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Poetic Thinking 2016 | January 26, 2020

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Philosophy is dying

Philosophy is dying
Vivian Lam

The prime time to produce exceedingly quotable material is when life is (perceived to be) at its most “concise”—when there’s an unspoken injunction to be prone to “pithiness.”

The invalid is the tortured philosopher, the rational artist, the lucid prophet to whom we prostate ourselves with pens ready, ears open, eyes wide. Mouth gaping—ready to swallow every nugget of gold that could be wrought from the last few paragraphs of the tome (because that’s the most important part of the text, surely). We dare not call them pretentious, dare only to mask jealousy in held-breath-wonder because it seems now that these new bodhisattvas are levitating above the clean white sheets of their deathbed. Let “one’s hate- and disgust-filled head slump onto one’s chest”—comforted by these words as we circle the casket (Kafka, aphorism 42).

Qohelet is suffocating with the life coursing throughout his anointed body. Kafka coughs up blood and feels an incredible peace. And now Paul Kalanithi, on his last day as a neurosurgeon at Stanford, finds an aphorism in the last drops of water falling from his hand into the sink. Cancer presses into his spine, kindly grants him a charmed life. Every moment endowed with an incredible earnestness, levity, triviality, profundity. In the parking lot, his colleague, mouth open in mid-question, is thrown backwards into the hospital with a beep of his pager—“I’ll catch you later!”

No line in The Gay Science could be as pithy or moving as “I’ll catch you later!”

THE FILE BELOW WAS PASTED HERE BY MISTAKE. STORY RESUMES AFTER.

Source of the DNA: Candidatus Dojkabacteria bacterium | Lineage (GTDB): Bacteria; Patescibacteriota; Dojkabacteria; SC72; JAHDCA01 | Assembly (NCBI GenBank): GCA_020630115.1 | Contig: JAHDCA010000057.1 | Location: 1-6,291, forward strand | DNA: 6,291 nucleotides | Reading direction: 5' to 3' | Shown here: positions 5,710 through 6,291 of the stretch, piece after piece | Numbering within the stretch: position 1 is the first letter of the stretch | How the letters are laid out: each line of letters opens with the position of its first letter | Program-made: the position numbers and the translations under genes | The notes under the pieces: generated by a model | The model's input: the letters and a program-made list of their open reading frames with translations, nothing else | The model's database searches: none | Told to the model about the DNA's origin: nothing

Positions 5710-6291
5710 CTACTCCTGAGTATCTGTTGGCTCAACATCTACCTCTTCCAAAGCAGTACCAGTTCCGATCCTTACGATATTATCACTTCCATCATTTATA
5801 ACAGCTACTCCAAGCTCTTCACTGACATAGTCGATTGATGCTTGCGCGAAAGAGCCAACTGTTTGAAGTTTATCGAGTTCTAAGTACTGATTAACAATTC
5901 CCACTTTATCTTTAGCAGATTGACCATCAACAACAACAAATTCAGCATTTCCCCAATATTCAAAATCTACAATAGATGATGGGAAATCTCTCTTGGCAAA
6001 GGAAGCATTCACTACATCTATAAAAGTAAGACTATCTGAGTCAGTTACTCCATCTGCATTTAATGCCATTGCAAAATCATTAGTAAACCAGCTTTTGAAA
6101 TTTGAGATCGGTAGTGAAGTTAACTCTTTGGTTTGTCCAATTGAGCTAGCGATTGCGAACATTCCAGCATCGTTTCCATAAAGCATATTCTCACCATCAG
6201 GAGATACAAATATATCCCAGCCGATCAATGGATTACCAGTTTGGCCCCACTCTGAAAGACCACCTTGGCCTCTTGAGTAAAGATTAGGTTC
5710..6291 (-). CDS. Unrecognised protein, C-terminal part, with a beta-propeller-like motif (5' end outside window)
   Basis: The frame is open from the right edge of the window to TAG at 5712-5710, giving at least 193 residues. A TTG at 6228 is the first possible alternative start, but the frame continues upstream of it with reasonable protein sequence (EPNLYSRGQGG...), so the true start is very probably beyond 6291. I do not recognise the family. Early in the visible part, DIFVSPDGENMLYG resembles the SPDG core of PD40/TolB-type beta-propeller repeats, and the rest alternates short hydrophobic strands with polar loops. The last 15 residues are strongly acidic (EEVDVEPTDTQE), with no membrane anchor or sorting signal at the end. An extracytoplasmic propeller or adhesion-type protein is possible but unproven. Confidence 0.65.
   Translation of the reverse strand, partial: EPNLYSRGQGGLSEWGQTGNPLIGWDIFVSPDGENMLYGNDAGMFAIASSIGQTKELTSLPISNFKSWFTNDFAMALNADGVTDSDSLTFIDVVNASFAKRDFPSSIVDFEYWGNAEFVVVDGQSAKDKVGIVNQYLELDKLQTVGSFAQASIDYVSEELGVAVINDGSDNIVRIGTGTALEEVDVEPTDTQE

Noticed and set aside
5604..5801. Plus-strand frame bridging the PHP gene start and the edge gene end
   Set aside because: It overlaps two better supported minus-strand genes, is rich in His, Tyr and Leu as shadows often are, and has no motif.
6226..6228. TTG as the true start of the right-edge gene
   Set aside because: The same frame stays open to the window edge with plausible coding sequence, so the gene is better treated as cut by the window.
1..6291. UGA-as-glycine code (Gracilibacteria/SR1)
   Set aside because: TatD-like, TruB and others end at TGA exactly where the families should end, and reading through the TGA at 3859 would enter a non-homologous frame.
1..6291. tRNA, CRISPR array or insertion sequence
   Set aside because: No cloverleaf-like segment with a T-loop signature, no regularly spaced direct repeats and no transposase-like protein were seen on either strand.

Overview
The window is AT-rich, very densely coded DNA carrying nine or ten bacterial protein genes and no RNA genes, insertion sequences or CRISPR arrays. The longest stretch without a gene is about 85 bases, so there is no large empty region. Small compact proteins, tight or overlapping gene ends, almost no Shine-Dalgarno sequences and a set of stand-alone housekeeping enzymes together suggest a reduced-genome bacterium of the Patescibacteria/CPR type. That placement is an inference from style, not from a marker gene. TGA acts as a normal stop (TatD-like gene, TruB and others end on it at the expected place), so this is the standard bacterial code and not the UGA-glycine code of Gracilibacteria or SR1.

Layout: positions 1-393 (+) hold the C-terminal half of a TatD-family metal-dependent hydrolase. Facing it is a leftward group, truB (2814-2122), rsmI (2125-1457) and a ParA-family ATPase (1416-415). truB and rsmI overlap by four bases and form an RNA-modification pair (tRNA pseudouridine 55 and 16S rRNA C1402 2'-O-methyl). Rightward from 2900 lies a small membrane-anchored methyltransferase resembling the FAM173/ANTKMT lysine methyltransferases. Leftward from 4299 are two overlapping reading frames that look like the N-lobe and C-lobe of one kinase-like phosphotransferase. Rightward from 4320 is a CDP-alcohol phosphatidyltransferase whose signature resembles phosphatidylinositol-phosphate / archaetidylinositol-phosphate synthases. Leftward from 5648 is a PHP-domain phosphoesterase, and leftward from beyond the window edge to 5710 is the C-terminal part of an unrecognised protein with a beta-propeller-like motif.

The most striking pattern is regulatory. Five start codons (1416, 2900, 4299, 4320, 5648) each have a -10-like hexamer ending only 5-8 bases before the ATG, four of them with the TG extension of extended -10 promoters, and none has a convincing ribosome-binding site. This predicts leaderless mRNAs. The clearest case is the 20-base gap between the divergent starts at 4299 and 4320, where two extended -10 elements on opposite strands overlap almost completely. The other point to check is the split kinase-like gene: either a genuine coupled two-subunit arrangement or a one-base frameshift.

What could be more intensely aphoristic than a number—“70% chance of survival” vrs. “30% chance of death.” Running is 40% on the ground, and 60% in the air. 1.4% of worldwide deaths are by suicide (in 2012). No words are as cruelly stark and mercilessly obscure as a Kaplan-Meier curve—we are made predictable, interpretable. Opportunities unfold. Our prophesy is handheld.

It seems that the only way to take leave of the “transcendental homelessness” that Georg Lukas claims we are trapped in is to find death. Death—in which life has become whole, has taken on the size of a massive totality seeped with an unbearable meaningfulness and an unbearable meaninglessness that becomes meaningful in its suffocating intensity. Our neurosis is to question, quantify, qualify—for we cannot believe, and we will not believe in some fanciful purpose that some archaic epic gifts to every living being. But we cannot in our skepticism deny our nostalgia for significance: for something quotable to mull over, ruminate, regurgitate, and chew as cud. We worship these heroes who take the time to make poetry of the mundane, find sublimity in the worthless.

Death inspires me like a dog inspires a rabbit.

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